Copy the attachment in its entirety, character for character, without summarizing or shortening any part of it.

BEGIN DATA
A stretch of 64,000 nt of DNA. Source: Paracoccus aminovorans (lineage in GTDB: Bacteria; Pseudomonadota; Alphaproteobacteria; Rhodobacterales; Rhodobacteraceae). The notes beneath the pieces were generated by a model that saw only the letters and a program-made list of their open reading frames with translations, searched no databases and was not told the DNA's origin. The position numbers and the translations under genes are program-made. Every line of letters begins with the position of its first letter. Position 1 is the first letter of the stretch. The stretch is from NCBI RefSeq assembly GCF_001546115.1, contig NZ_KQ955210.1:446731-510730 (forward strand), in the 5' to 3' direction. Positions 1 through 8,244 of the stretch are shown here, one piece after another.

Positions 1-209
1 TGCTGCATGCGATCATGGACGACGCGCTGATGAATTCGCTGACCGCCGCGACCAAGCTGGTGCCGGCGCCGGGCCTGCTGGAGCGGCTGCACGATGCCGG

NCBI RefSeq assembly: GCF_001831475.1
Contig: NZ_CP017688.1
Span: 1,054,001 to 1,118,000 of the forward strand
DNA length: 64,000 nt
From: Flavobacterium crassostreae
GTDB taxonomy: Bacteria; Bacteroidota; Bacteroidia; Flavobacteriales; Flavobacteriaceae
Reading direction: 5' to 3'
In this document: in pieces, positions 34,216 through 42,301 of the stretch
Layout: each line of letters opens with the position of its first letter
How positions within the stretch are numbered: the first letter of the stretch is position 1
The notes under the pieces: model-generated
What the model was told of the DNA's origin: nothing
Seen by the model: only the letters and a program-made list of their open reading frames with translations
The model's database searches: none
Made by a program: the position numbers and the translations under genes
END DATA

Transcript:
A stretch of 64,000 nt of DNA. Source: Paracoccus aminovorans (lineage in GTDB: Bacteria; Pseudomonadota; Alphaproteobacteria; Rhodobacterales; Rhodobacteraceae). The notes beneath the pieces were generated by a model that saw only the letters and a program-made list of their open reading frames with translations, searched no databases and was not told the DNA's origin. The position numbers and the translations under genes are program-made. Every line of letters begins with the position of its first letter. Position 1 is the first letter of the stretch. The stretch is from NCBI RefSeq assembly GCF_001546115.1, contig NZ_KQ955210.1:446731-510730 (forward strand), in the 5' to 3' direction. Positions 1 through 8,244 of the stretch are shown here, one piece after another.

Positions 1-209
1 TGCTGCATGCGATCATGGACGACGCGCTGATGAATTCGCTGACCGCCGCGACCAAGCTGGTGCCGGCGCCGGGCCTGCTGGAGCGGCTGCACGATGCCGG

NCBI RefSeq assembly: GCF_001831475.1
Contig: NZ_CP017688.1
Span: 1,054,001 to 1,118,000 of the forward strand
DNA length: 64,000 nt
From: Flavobacterium crassostreae
GTDB taxonomy: Bacteria; Bacteroidota; Bacteroidia; Flavobacteriales; Flavobacteriaceae
Reading direction: 5' to 3'
In this document: in pieces, positions 34,216 through 42,301 of the stretch
Layout: each line of letters opens with the position of its first letter
How positions within the stretch are numbered: the first letter of the stretch is position 1
The notes under the pieces: model-generated
What the model was told of the DNA's origin: nothing
Seen by the model: only the letters and a program-made list of their open reading frames with translations
The model's database searches: none
Made by a program: the position numbers and the translations under genes